,
856
ENGINEERING HEAT AND MASS TRANSFER
RADIATION EXCHANGE BETWEEN SURFACES
857
The radiation resistances
To find : ( i )Qnet  if open (ii)Qnet 1 2, if connected by an insulated difCase (a) Both sides are open to black surroundings
Substituting the numerical values in eqns. (i)and ( i i )
fuse reflector Case (b) A reflecting shield is Yo (iii) Temperature of reflector. Yo o placed on both side o d m Il Assumptions : II I" + N 1. Each surface has uniform radiosity and the enclosure can be treated as a three surface enclosure. 2. Diffuse, gray and opaque surfaces. Fig. 13.49 3. Medium separating the surface does not participate in radiation. 4. Negligible convection inside the enclosure. Analysis : ( i )When two infinite long parallel plates are spaced at a distance L and are open. The view factor from Fig. 13.8
a
I
1
Solving these two equations with two unknowns, we get The net rate of radiation heat transfer for top surface 1 and base surface 2 are In addition, surface 3 may represent reflector or surroundings, then for an enclosure F 1 4 +F1,+ F13= 1 Fl, = 1 Fl,= 1 0.2 = 0.8 F1,= 01 By symmetry F2, = Fl, = 0.8 The heat transfer is towards bottom surface side. The net rate of heat transfer at cylindrical surface
Q3
R1a
Example 13.32. Two very long strips 1 m wide and 2.40 m apart face each other, as ,, shown i n Fig. 13.49 (a) Find Q,  2 w l m ) if the surroundings are black and at 250 K. (b) Find &,, I  (W/ m), if they are connected by a n insulated diffuse reflector between the edges on both sides. Also evaluate the temperature of the reflector i n part (b). Solution Given :Two very long strips parallel to each other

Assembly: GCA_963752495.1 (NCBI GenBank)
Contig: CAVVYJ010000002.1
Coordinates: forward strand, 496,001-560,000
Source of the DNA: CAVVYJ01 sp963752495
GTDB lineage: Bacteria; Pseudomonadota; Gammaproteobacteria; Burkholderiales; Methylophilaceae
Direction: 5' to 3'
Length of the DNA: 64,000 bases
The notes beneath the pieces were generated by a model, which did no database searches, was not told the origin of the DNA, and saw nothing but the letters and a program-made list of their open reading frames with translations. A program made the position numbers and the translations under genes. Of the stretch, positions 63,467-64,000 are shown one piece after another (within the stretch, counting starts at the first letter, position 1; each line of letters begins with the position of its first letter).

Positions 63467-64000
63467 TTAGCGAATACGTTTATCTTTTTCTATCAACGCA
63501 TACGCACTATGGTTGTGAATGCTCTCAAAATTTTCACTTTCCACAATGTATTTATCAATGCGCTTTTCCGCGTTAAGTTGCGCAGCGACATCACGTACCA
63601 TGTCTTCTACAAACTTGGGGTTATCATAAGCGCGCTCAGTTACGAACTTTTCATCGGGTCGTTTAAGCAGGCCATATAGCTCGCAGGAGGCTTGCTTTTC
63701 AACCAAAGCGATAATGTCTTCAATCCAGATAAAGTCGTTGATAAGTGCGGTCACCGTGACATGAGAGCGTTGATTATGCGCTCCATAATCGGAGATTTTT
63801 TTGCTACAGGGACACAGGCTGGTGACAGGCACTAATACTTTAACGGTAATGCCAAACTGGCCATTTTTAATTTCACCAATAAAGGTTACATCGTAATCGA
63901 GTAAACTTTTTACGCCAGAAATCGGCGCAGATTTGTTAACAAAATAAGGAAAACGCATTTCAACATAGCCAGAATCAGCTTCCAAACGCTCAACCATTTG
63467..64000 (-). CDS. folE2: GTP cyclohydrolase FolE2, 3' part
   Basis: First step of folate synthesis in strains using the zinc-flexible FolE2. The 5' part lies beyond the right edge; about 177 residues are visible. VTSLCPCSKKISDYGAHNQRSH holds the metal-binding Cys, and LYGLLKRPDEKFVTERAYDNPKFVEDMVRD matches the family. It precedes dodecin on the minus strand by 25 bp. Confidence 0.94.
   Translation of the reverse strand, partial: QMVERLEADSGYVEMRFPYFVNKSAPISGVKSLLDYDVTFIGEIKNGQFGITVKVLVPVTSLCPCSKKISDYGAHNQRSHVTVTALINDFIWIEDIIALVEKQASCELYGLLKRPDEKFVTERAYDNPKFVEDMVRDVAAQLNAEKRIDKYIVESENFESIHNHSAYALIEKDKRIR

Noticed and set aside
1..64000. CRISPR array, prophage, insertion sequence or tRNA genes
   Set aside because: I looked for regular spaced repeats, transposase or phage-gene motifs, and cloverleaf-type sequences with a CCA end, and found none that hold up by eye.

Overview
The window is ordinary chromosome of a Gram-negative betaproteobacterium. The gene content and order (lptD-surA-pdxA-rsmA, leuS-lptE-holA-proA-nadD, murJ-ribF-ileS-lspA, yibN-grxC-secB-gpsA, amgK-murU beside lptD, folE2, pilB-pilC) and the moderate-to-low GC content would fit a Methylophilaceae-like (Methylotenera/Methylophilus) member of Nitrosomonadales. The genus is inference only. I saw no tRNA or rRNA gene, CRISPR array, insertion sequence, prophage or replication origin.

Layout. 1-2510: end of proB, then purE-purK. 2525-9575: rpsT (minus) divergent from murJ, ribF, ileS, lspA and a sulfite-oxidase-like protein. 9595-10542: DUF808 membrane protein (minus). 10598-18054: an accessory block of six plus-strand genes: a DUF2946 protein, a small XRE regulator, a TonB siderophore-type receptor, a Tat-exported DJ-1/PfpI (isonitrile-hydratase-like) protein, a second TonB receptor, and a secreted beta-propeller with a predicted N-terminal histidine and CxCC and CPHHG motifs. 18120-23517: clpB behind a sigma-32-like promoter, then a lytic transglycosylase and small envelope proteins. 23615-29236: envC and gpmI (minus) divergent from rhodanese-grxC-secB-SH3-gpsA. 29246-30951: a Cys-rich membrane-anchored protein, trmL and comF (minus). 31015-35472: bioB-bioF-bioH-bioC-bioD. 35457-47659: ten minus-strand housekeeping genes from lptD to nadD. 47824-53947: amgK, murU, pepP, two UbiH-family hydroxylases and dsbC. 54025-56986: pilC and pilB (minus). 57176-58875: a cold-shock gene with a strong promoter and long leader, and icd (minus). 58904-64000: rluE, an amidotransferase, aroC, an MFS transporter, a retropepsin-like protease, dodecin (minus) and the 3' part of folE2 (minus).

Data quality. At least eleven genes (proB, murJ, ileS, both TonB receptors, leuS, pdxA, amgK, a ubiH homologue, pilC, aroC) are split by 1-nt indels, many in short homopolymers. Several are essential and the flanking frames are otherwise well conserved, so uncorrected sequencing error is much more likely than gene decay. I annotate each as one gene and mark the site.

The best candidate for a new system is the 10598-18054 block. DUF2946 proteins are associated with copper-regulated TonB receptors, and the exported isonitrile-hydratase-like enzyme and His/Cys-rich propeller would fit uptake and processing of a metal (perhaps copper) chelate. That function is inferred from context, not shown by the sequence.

+
J3 Jl +J3 J 2  1452  11418 = R2  3 0.5137 =  25455 W. Ans.
1452  4562 0.5137
Fig. 13.49 (a)Radiation n e t w o r k for case (i)
The nodal equations for node 1and 2 are : node 1 node 2 Where for 1m2 area
858
ENGINEERING HEAT AND MASS TRANSFER
& ~ 3
Fig. 13.49 ( 6 ) Radiation network for case
(id
In this case, the surface 3 is adiabatic, thus all the heat leaving the surface 1 will be transferred to surface 2. Thus
Qnet 12 
JlJ2
Rl2
JIJ3
Rl3
Since the surface 3 is reradiating, thus we can also obtain Qnet Simplification leads to Jl  0.14 J2 0.56 x 221.5 = 435.6  J, + 10.0 J2 4.0 x 221.5 = 2296.5 Jl  0.14 J2= 559.6  Jl + 10.0J2= 3182.5 Its solution leads to Jl = 612.1 W/m2, J2= 379.5 W/m2 Thus the net heat flow from plane 1to plane 2 is J1 J2 _ 612.1 379.5 = 46.52 Wlrn. Ans. Qnet 1 2 Rl2 5 (ii) When two parallel strips are connected by an insulated diffuse reflector (a radiation shield) between the edges of both sides. Q3 = 0 Then and node1 equations node 1 node 2 node 3 The resistances R,, R2, Rl ,, R, and R2 remain unchanged, because the surroundings is replaced by radiation shield, The solution of these simultaneous equation leads to Jl = 987.7 W/m2, J2= 657.4 W!m2, J3= 822.6 W/m2
by relation
A ~ ( T ; 'I'Z4)
Qnet 12 = 1 E
1
1
1E +2
1x 5.67 x lo' x [4004  30o4I  = 198.4 Wlm. Ans. 1 0.5 1   0.3 1 0.3